A lot of people use their calendar as their daily to-do list. Most of us learned it ad-hoc that we put the things we need to do on our calendar, but we think that’s a bad approach to planning. We want to show you how to use your calendar more efficiently together with your to do list. Each has its own functions and responsibilities, but they can work great in harmony once you know how.
The first time I ever started using a calendar was when I went to middle school and it was mandatory for each student to have a planner. We would write down when tests were taking place and when had to complete our homework (I know, this middle school was awesome). This is a popular approach even today for professionals, because you can plan ahead what your week will look like.
However, there are some disadvantages to this approach. For example, what if you want to book a vacation but you don’t know exactly when. Where would you put this then?
Calendar management 101
Let’s first go over how to use a calendar. You can use a wall calendar or software, it doesn’t really matter. The functionality is the same, but we find that using software calendar will give more flexibility and is more efficient. Especially when you use it together with a to-do list, as you will read later.
Now what should go in your calendar? In our opinion, you should only put the following on your calendar:
- Appointments (dentist, classes, dinner with friends, meetings, etc).
- Deadlines (handing in report, filing taxes, etc).
- Events (pay day, birthdays, holidays, package arrival, etc).
- Time sensitive errands (buying something before store closing time).
- Focus time (when you set time aside to work on something important and no one can disturb you).
You should consider your calendar holy ground. Nothing goes on your calendar unless it’s a must and time sensitive. That is why we advise you to put appointments there (obviously) and deadlines because they are both items that occur at a specific day and time, where something has to happen.
Do not put things on there that have random or arbitrary deadlines. This will fill up your calendar unnecessarily. For example, you want book a vacation to Maui, but you have no clue yet when you want to do it so you just put it on Tuesday at 7pm. Try to avoid calendar items like this. Instead, put those items in your to do list and then plan when you can do them.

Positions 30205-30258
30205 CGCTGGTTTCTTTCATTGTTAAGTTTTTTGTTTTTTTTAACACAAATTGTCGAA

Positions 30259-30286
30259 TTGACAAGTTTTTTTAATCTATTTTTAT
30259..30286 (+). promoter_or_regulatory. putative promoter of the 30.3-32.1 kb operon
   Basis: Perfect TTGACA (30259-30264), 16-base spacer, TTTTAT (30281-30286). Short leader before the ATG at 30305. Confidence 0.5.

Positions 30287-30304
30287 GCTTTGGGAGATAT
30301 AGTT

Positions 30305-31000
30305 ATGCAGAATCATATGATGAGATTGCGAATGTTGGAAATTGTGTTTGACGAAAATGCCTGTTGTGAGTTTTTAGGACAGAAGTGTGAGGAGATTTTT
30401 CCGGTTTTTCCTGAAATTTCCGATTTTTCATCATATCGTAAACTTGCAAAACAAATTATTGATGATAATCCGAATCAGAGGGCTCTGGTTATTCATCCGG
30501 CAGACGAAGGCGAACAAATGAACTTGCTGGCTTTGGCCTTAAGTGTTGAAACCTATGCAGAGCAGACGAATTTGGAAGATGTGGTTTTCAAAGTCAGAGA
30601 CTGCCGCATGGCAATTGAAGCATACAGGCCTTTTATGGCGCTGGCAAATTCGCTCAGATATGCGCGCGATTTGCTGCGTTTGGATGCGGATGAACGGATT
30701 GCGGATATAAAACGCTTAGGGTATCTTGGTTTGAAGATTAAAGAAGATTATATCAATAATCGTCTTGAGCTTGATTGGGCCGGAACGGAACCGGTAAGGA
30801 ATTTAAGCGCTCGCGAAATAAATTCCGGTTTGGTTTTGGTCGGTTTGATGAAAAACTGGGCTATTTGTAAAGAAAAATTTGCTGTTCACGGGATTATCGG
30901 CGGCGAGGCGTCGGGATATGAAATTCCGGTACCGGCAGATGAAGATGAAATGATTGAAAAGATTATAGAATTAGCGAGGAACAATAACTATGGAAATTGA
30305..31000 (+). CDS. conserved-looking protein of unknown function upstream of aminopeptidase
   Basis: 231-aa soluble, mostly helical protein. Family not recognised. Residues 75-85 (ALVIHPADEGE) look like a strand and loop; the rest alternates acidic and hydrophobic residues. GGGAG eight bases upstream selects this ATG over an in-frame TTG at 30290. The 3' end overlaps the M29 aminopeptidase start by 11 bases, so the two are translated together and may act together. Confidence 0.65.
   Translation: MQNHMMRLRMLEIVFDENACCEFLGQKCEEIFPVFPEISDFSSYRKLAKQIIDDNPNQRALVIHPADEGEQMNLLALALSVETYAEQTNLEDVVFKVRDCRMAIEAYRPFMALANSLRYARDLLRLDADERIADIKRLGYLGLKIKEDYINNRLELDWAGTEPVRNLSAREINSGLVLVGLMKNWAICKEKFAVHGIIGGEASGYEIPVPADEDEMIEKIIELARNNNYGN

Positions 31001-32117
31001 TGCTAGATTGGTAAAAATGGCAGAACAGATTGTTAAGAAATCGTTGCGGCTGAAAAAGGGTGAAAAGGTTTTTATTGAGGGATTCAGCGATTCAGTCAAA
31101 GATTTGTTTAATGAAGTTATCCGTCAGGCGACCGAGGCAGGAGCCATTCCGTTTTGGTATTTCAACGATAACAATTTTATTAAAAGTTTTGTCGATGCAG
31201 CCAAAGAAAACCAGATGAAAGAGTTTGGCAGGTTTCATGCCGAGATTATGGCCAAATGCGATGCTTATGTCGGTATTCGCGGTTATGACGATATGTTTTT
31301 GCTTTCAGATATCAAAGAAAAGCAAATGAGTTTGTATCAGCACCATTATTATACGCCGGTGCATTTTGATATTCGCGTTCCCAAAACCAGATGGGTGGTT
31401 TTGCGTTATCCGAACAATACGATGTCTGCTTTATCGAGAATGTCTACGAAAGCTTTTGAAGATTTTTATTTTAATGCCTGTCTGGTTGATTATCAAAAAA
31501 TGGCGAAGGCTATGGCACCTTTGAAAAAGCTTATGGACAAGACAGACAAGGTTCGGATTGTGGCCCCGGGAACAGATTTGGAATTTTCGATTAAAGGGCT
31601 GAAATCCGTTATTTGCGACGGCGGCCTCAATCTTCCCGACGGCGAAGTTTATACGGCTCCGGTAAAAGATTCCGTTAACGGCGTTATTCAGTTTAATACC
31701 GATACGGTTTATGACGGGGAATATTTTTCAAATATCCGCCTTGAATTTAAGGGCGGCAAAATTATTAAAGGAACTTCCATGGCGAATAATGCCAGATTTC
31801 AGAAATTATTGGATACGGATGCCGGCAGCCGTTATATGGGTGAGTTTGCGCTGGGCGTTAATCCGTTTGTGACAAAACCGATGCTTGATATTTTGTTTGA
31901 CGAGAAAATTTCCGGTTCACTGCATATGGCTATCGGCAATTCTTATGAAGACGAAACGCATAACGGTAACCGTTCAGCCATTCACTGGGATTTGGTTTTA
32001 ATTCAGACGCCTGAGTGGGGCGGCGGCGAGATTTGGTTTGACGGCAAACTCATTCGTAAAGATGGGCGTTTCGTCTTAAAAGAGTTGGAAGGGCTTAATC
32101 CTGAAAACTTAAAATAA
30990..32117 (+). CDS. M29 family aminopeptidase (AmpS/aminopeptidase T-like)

Again, your calendar is holy. Only put in the important and time sensitive items. Now we’ll quickly go over on how to use a to do list or task manager.
Task management 101
A lot of people aren’t used to using to do lists or a task manager. If you are complete new to to do lists and task management, I highly suggest to read our introductory guide to task management and to do lists.
In short, and for the purpose of this article, I want you to view your tasks on your to do list as things you need to do that have no strict deadline. In other words, your tasks have no specific date or time attached.
Nowadays we have so many things on our plate that there is no way we can do them all. Especially things that we cannot do within the next week(s) or month(s) but we still need to do the at some point. Where do you keep this information? That’s right, on your to do list.
The key to managing your to do list is that you have to review it at least once a week. That’s when you go over your to do list, and see which tasks need attention, which can be deleted, and which tasks can be added to projects. Maintaining your to do list is very important because you will use this information for planning your days and weeks ahead. Again, if this is all new to you I highly advice you to read our simple guide to task management and to do lists.
Calendar + To Do List